MOSCOW – Russia's foreign ministry said Sunday that a Ukrainian shell hit a Russian border town, killing one person and seriously injuring two others. Ukraine denied firing a shell into Russian territory.
President Vladimir Putin expressed "grave concern" over the incident, Russian news agencies quoted his spokesman as saying. A statement from Russia's foreign ministry labeled the event a "provocation," and warned of the possibility of "irreversible consequences, the responsibility for which lies on the Ukrainian side."
Russia said the shell hit the courtyard of a residential building in the Russian town of Donetsk — near the Ukrainian city of the same name that has become a rebel stronghold — early on Sunday. Ukraine's restless east has been mired in a pro-Russian separatist insurgency against the Kiev government.
Ukrainian officials denied that any Ukrainian shells had fallen on Russian territory. Andriy Lysenko, a spokesman for Ukraine's National Security and Defense Council, was quoted by Interfax Ukraine as saying that Ukrainian forces "do not fire on the territory of a neighboring country. They do not fire on residential areas." He placed blame for the attack on the rebels themselves.
Russia has made repeated claims that settlements along its porous border with Ukraine — which the West and Kiev say is a key supply route for the rebels — have been hit by Ukrainian fire, but no deaths have been previously reported.
The claims come as Putin, whose nation will host the 2018 World Cup, is attending Sunday's final in Rio de Janeiro to take part in a handover ceremony with Brazilian President Dilma Rousseff and FIFA President Sepp Blatter.
Brazilian officials said Saturday that both Putin and his Ukrainian counterpart, Petro Poroshenko, would attend the match. But Poroshenko announced Sunday that he wouldn't be going. Talks between Russia and Ukraine over a cease-fire between the rebels and Kiev's troops have stalled in recent weeks, as Ukrainian troops have succeeded in pushing insurgents out of key towns in the east.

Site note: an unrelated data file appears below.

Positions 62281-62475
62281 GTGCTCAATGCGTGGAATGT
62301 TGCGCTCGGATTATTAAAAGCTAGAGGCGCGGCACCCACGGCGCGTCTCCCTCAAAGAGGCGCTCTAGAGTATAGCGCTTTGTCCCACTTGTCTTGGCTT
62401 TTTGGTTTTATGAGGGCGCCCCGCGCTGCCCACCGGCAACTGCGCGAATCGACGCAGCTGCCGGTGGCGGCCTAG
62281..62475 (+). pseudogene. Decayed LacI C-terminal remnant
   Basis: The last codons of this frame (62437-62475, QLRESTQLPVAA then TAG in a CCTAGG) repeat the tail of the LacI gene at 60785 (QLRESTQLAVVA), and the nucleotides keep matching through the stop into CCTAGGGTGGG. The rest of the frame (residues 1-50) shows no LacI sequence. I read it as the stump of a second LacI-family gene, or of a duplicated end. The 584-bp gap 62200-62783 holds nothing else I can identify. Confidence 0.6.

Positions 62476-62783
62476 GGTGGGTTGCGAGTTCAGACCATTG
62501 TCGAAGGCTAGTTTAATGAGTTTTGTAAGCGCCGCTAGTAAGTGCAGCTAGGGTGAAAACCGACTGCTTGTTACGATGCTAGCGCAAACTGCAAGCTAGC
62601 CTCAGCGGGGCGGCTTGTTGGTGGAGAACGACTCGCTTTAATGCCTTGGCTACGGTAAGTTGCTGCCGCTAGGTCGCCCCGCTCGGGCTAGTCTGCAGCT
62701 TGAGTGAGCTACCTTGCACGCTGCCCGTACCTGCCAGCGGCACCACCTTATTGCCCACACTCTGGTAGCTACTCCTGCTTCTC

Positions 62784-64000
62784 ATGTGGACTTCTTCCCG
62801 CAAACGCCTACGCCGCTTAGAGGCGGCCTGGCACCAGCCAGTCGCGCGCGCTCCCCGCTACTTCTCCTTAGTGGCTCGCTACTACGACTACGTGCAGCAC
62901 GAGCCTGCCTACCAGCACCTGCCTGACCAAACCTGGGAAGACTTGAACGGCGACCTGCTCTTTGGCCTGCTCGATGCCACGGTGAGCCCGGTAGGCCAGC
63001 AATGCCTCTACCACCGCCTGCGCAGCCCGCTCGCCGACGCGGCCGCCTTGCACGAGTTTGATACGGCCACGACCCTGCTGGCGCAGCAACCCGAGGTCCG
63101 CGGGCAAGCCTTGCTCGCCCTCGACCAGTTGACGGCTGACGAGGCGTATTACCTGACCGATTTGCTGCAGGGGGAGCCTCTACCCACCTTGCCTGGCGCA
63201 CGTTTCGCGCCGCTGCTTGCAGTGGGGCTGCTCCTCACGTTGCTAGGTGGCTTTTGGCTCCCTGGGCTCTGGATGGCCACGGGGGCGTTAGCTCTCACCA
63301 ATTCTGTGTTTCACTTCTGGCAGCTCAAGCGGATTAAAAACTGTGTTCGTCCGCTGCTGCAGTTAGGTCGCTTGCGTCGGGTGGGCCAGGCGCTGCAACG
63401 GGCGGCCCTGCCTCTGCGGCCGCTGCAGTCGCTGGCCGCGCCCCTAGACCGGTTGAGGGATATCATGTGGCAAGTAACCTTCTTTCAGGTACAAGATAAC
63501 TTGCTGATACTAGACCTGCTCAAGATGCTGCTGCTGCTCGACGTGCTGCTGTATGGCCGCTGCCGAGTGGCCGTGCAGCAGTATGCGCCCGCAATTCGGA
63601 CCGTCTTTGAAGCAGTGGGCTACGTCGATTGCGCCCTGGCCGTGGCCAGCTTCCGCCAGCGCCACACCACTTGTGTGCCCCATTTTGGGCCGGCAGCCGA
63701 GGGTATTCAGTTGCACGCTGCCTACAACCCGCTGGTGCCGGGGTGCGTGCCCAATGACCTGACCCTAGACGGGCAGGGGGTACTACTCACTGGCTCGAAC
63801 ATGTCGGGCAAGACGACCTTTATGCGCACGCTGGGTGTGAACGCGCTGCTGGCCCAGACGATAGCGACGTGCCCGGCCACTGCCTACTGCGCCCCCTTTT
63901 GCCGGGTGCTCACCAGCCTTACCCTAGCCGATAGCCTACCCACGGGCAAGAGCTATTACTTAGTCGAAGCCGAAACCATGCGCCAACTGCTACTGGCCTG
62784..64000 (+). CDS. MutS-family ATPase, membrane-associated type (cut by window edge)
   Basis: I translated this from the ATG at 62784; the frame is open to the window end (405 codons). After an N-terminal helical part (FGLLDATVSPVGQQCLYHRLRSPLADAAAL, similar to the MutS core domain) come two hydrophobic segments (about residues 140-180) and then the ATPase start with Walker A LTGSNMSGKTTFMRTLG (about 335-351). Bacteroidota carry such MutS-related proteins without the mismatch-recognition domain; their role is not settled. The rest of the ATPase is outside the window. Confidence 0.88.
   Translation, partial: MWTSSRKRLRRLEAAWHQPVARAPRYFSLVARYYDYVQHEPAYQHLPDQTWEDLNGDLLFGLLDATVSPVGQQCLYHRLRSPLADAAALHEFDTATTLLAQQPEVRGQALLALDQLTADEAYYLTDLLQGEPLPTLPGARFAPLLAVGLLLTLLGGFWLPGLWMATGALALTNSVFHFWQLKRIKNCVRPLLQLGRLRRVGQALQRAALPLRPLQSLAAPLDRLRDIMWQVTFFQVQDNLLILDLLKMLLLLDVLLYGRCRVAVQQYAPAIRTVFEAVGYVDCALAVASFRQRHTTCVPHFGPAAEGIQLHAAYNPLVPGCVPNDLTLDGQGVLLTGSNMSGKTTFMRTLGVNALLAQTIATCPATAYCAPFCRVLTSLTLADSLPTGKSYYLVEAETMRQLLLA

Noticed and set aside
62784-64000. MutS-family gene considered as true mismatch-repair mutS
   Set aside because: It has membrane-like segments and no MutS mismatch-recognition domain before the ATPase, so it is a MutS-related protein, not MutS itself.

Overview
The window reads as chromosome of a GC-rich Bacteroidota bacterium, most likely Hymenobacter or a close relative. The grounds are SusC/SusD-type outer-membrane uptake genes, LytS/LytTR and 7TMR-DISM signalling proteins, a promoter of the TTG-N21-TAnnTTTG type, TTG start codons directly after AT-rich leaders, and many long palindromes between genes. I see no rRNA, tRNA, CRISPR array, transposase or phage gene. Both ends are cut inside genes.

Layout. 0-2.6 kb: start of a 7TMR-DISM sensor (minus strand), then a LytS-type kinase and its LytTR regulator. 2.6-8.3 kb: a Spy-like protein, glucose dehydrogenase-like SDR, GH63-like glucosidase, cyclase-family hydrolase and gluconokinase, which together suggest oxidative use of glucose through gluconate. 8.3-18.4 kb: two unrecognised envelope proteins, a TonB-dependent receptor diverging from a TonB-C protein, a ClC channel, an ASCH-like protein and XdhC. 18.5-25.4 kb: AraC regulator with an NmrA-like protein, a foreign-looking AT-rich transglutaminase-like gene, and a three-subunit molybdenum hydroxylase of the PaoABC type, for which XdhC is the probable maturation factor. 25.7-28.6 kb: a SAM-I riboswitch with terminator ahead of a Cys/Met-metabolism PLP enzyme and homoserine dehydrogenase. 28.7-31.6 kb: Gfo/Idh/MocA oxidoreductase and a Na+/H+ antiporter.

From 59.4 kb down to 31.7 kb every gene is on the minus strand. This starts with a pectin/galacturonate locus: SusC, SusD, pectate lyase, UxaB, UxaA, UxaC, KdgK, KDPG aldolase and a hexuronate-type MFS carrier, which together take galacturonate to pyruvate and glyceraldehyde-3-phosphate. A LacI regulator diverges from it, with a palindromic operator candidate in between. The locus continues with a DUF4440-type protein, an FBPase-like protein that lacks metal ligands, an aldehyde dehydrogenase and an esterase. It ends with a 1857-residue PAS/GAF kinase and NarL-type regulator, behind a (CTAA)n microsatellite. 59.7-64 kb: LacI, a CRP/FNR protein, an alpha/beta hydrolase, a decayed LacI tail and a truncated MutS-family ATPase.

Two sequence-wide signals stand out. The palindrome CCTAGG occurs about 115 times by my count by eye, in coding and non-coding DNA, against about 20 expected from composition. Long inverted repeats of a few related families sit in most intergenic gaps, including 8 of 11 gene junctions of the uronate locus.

Putin met Sunday with German Chancellor Angela Merkel, also in Rio for the World Cup final, to discuss eastern Ukraine. Merkel spokesman Steffen Seibert said in a statement that the two leaders "agreed that as soon as possible direct talks should take place between the Ukrainian government and separatists in form of a video conference." Selecting a location for talks has been a key sticking point for both sides.
Putin spokesman Dmitry Peskov told Russian news agencies that Putin and Merkel believed the situation in east Ukraine was "deteriorating."
"Putin expressed grave concern with the ongoing attacks from the Ukrainian armed forces, and emphasized that it is unacceptable when such attacks result in the shelling of Russian territory," Peskov said.
Ukraine's Donetsk, where rebels have gathered to regroup after a major Ukrainian offensive last week, was quiet on Sunday. But some 150 people from the settlement of Marynka, on the outskirts of the city, were moving into dormitories at a local university on Sunday, after their homes were bombarded during the night.
"We were brought here this morning," said Svetlana Panteleyeva, who was with her grandson. "We were bombed so terribly.... They blew up our houses."
Artillery fire in Marynka late on Friday left at least four people dead, but the number of casualties in the latest bombing was unclear.
Ukrainian defense officials said Sunday that the air force had performed 16 sorties and carried out five airstrikes on rebel positions over the previous day.
Interfax-Ukraine cited Lysenko on Sunday as saying that several dozen rebels had been killed and rocket launchers and armored vehicles destroyed in the attacks. He also said that 7 servicemen had been killed and 30 wounded in the past day.
Following the loss of at least 19 soldiers in a rocket attack Friday morning by the pro-Russian militia, Ukrainian officials have claimed to have killed large numbers of rebel combatants, although there has been no independent verification. Late on Friday, Defense Ministry spokesman Vladislav Seleznev said on his Facebook account that 1,000 rebels had been killed in two separate airstrikes.
Poroshenko vowed last week to respond with firmness to attacks by the pro-Russian insurgency.
"For every life of our soldiers, the militants will pay with tens and hundreds of their own," Poroshenko warned Friday. "Not one terrorist will evade responsibility. Everybody will get what is coming to them."